Schererville resident hikes U.S. span of Continental Divide

2012-12-10T22:00:00Z Schererville resident hikes U.S. span of Continental DivideJohn Burbridge john.burbridge@nwi.com, (219) 933-3371 nwitimes.com

During his north-to-south trek spanning the entire United States portion of the Continental Divide, Joey Richie only encountered one grizzly bear.

"But by the time I saw him, he was already running away," Richie said.

The bear may have been downwind of Richie's scent, which was probably more repulsive than tasty.

"Yeah, being exposed to the outdoors for a long time tends to make you a little funky," Richie said. "The few times I stopped in a town I was able to freshen up, but for the most part I camped out in my tent."

Richie, who ran cross-country and track for Lake Central before graduating in 2000, has always loved backpacking and hiking. But for him to traverse the 2,600-mile-plus mountainous trail from State Glacier National Park in British Columbia, Canada, to the New Mexico-Mexico border required a season-and-a-half commitment.

Fortunately — or unfortunately — for Richie, he suddenly had enough time on his hands (and feet).

"The company I had been working for in Iowa downsized and I was one of the victims," he said. "This was something I always wanted to do, and the situation I was in gave me the opportunity to do it."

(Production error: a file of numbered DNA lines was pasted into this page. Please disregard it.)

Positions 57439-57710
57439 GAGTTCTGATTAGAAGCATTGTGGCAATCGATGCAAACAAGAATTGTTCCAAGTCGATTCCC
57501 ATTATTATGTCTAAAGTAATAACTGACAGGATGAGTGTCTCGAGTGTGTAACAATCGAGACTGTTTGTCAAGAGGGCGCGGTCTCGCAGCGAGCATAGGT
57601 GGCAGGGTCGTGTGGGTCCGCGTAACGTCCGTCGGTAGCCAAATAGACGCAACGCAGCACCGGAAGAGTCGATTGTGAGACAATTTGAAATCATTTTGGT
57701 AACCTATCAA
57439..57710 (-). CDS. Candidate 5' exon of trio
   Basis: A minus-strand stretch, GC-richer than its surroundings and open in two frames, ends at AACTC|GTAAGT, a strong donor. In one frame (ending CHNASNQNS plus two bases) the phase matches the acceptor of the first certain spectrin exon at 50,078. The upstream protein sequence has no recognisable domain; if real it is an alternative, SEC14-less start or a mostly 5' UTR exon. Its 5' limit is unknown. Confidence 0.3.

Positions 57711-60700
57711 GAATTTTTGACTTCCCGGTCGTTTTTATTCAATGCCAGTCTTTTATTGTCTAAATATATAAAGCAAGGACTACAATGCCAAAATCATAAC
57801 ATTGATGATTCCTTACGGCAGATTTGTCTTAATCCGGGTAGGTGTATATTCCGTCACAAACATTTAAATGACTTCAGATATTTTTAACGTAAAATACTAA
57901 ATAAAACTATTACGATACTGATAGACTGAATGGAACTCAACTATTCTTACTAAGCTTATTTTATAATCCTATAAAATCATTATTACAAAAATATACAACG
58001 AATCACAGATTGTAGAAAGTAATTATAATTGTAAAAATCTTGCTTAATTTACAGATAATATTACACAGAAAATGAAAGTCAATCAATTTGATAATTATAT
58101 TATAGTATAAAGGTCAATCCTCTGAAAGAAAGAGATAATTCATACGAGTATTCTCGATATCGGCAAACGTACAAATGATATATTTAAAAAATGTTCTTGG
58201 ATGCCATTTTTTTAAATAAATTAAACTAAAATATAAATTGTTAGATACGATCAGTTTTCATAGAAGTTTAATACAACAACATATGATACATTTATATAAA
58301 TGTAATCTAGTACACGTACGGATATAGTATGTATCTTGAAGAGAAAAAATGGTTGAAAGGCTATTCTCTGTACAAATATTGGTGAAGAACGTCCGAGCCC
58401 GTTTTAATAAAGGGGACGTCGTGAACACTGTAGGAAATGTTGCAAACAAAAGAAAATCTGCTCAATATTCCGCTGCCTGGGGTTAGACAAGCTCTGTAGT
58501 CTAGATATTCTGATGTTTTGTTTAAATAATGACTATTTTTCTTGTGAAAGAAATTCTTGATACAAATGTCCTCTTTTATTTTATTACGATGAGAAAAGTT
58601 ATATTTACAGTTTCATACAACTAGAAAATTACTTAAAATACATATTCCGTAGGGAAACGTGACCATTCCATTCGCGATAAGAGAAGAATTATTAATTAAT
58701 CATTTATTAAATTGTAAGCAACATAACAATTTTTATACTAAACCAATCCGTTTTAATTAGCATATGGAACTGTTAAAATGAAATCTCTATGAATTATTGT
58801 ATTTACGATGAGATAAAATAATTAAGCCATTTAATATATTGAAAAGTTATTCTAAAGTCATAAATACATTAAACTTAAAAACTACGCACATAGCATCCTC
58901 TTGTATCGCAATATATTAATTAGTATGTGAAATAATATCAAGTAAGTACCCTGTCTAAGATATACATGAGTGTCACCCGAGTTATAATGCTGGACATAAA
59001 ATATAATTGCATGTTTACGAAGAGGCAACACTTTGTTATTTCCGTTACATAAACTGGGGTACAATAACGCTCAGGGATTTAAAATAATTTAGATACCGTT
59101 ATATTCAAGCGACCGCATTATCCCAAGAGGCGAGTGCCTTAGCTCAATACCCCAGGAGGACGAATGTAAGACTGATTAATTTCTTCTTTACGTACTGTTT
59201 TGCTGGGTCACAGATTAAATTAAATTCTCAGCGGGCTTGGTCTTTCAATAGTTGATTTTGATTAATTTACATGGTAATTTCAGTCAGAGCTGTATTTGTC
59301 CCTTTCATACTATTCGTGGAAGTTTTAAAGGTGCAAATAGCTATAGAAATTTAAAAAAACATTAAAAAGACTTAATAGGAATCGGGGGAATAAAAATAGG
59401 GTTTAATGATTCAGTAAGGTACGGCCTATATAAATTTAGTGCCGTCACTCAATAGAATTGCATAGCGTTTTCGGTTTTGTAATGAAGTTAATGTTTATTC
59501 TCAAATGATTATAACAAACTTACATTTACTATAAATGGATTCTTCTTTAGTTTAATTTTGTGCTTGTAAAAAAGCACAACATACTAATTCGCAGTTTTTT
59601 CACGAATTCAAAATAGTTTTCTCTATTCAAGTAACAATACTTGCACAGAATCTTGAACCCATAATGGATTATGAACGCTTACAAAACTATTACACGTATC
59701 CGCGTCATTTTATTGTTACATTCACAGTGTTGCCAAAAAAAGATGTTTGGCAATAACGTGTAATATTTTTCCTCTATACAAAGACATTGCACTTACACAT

Though he encountered a smattering of other hikers along the way, Richie mostly traveled alone during the journey that started in June and ended in mid-October. He did maintain periodic contact with his family to assure them he was alright (and hadn't been eaten by a bear).

"But a lot places along the trail you couldn't get a signal with your cell phone," Richie said.

For Richie, the toughest part of the divide was through Colorado.

"You're about 10,000 feet above sea level and you're always hiking up and down," Richie said. "The air is thin, it's exhausting and you have to watch your step. I really had to push myself."

Aside from possibly crossing dangerous predators — "I didn't see any mountain lions," Richie said — and treacherous footing at high elevations, Richie had to contend with the weather.

"I got caught in a couple of lightning storms, which were a little scary," he said. "One time, I was pretty high in the mountains and I had to get to a low tree-line cover in a hurry."

When asked about the one section of his adventure that stands out, Richie refers to the Wind River Range in Wyoming.

"It's just a beautiful mountain range," Richie said. "I took a lot of pictures along the way, but you can never capture the wide expanse of experiencing these places in person."

Whether Richie will hike the Continental Divide again, or achieve the "Triple Crown" of North America hiking by also traversing the Appalachian and Pacific Crest trails, will depend on whatever opportunities the future offers. Richie does plan to do some hiking in New Zealand some time next year, something he has done before.

Richie kept a journal during his journey.

"I couldn't say it would be a great read for anyone else, but it's good to have a record of what I did on a daily basis," he said. "Whenever I want to look back on this, I'll always have something to help me remember."

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